We are able to live a 'poverty of Spirit' because Jesus became poor for our sake and transformed our poverty into our greatest strength.
KNOXVILLE, TN (Catholic Online) - "Though he was rich, yet for your sake he became poor" (2 Cor. 8:9). What does this mean? The theologian Johannes Metz provides an answer to this question in an excellent little book called Poverty of Spirit. This book is unique because it emphasizes the humanity of the Incarnation. As a result, Poverty of Spirit helps us discover the truth about our own humanity.
Metz begins by describing human existence. He explains that life is filled with pain, suffering, injustice, and death; and it is natural for us to feel repulsed by this reality. We want to escape from it and rise above it. Yet, despite all the joy and success we may experience in this life, we remain trapped between desire and inevitability. Due to this paradox, we begin to realize that we are not complete--that our humanity is not a given, but a potential.
Jesus showed us how to realize our potential and become fully human. He made our humanity His own. Through the Incarnation, Jesus freely exchanged all the rights He enjoyed in His Godhead for the very things we find repulsive. He suffered our humiliation and helplessness in the face of absolute evil, and it utterly crushed Him. During His passion, everything belonging to His humanity was taken from Him (cf. Metz, 13). Although Jesus could have easily stopped it, He did not stop it. Instead, by accepting our humanity and embracing it to the end, He used His passion to profess the abject poverty of the human spirit before the all-powerful, transcendent Creator.
Jesus' passion is the key that unlocks the door to the truth about our humanity. The passion shows us that we must do the very thing that we do not want to do. We must accept the spiritual poverty of our own humanity, and profess it as Jesus did. This does not mean that we must suffer and die as Jesus did. It means that we must learn to accept ourselves as beings who do not belong to ourselves (cf. Metz, 31), that we must allow our egotism (the root of sin and rejection of God) to be crushed, so we can move beyond ourselves and into the mystery of God. It is only in this mystery that we discover the truth about our humanity and reach our full potential.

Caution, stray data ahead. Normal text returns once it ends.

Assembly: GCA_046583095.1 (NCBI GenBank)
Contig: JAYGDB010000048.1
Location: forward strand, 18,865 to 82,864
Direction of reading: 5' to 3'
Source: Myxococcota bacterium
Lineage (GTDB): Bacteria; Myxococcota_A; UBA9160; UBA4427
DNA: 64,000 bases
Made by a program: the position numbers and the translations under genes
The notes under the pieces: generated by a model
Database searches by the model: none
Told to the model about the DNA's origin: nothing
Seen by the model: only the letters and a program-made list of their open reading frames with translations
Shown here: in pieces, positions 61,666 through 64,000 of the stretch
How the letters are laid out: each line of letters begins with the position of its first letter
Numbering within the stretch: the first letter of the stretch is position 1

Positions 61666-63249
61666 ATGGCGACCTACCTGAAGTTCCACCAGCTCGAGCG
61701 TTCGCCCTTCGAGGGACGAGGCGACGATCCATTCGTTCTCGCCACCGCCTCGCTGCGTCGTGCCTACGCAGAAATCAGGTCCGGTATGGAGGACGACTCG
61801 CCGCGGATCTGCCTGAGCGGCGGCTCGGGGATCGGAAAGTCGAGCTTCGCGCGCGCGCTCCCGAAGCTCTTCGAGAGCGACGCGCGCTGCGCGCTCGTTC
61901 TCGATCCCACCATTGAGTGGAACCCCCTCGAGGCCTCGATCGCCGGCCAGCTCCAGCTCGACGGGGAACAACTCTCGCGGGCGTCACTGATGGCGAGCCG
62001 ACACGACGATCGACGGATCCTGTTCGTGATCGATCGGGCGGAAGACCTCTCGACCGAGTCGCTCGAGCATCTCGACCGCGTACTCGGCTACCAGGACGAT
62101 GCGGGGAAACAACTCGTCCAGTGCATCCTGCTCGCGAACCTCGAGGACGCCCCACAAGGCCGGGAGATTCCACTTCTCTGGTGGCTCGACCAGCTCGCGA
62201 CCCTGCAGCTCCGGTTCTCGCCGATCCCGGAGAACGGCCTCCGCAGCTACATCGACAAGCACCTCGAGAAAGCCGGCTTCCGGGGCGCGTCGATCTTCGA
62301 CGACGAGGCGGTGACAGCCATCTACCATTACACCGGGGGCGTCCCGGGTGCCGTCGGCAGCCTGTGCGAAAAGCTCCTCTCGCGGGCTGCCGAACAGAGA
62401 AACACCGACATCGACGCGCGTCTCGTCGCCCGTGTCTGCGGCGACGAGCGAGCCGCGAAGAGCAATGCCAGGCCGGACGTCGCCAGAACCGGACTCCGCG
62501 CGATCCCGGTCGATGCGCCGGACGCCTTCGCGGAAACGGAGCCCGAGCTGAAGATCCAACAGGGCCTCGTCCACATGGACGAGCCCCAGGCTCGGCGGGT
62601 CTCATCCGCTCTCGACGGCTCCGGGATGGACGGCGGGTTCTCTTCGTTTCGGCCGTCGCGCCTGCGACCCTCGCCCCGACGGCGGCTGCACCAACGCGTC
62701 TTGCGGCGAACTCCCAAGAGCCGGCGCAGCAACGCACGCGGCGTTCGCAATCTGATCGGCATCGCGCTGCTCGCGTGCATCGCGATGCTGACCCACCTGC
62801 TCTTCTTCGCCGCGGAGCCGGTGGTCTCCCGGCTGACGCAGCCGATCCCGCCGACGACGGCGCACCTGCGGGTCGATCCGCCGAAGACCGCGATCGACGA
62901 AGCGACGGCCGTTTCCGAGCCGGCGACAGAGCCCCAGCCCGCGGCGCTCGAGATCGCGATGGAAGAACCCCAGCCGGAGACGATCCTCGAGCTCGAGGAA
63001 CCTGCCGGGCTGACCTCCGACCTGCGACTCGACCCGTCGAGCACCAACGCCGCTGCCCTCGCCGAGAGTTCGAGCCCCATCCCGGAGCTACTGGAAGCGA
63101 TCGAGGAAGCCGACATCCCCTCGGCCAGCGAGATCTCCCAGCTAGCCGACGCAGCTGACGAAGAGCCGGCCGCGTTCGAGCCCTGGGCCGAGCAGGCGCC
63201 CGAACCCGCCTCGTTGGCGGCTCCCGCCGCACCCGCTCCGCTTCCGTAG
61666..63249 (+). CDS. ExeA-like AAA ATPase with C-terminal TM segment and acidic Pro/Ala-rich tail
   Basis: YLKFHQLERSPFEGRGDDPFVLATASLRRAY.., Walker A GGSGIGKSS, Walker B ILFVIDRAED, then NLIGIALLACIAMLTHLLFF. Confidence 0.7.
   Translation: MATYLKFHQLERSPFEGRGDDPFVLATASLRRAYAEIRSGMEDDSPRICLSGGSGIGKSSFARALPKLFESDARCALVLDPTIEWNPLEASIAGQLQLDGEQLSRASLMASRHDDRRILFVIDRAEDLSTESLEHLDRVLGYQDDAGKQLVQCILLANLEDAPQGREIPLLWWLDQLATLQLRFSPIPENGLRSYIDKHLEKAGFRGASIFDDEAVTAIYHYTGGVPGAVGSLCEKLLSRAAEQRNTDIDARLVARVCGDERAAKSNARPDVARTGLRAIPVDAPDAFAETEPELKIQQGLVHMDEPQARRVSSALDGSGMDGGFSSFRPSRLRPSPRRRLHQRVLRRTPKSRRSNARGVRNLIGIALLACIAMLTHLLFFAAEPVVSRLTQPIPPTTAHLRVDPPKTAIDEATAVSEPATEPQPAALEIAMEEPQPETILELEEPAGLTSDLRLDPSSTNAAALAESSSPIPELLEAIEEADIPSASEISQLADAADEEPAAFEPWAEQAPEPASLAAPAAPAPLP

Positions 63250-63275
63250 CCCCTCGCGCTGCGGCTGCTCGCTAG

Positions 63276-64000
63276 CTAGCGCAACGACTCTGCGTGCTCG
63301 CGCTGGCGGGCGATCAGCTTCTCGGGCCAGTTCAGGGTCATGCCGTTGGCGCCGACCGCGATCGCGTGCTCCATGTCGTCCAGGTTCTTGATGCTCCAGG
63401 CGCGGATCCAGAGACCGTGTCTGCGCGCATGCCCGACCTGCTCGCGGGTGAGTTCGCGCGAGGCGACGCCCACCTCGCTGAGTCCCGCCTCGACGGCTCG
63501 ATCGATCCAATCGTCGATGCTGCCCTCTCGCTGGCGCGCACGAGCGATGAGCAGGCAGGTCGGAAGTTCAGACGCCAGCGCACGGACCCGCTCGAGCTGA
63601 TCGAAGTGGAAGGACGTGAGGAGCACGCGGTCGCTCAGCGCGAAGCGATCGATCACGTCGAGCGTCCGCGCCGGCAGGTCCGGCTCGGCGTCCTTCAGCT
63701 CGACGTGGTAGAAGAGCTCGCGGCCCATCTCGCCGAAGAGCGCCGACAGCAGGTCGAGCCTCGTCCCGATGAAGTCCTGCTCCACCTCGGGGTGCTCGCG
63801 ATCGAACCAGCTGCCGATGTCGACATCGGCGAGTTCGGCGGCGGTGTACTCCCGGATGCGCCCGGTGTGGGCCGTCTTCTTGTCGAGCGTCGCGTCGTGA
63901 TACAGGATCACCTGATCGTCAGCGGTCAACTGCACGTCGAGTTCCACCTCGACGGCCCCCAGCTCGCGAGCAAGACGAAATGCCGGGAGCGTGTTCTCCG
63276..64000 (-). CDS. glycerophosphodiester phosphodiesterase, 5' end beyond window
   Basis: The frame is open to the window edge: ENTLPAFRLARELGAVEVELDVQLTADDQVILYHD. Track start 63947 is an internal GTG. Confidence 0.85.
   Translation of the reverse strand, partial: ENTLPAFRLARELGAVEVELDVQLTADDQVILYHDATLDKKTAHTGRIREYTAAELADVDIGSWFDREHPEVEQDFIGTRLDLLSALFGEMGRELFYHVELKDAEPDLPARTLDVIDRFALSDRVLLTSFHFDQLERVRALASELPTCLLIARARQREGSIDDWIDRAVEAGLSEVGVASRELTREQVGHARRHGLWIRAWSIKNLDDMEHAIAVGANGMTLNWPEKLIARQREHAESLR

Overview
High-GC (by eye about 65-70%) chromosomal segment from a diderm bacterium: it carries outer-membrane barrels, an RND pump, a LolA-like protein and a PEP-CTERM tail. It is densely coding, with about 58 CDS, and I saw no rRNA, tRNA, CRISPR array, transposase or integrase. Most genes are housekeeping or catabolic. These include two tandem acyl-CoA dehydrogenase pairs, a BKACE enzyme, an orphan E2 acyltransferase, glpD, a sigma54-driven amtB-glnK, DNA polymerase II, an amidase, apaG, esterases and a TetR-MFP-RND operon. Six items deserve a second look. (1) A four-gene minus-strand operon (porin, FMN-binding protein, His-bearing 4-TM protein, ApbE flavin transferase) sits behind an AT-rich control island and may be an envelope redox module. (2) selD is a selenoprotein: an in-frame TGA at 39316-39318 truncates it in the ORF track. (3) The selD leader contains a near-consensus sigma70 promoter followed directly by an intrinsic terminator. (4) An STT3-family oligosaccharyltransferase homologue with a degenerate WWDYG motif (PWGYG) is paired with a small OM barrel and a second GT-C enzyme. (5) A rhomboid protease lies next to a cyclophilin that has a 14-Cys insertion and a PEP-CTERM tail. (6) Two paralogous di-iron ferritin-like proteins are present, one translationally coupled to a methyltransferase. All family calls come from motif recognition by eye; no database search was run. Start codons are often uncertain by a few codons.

Finally, Metz points out that this truth is not an abstract idea or belief; it is a reality that must be lived. We are able to live this reality because Jesus became poor for our sake and transformed our poverty into our greatest strength. We actually live it in the concrete details of daily life in relationship with the one true God through the sacraments, prayer, and love of neighbor.
Admittedly, Poverty of Spirit does not make the best bedtime story for little children, but it does make excellent adult reading during the Christmas season for at least two reasons. First, it can help us pray the third mystery of the Joyful Mysteries, which is the birth of Jesus, with greater understanding because poverty of spirit is the fruit of this mystery. Secondly, it reminds us that the greatest gift we could receive this Christmas is a God who loved us so much that He embraced our spiritual poverty and used it for our salvation.
Source: Metz, Johannes, Poverty of Spirit, Paulist Press, 1998
Michael Terheyden is a Catholic because he believes that truth is real, that it is beautiful and good, and that the fullness of truth is in the Catholic Church. He is greatly blessed to share his Catholic faith with his beautiful wife, Dorothy. They have four grown children and three grandchildren.
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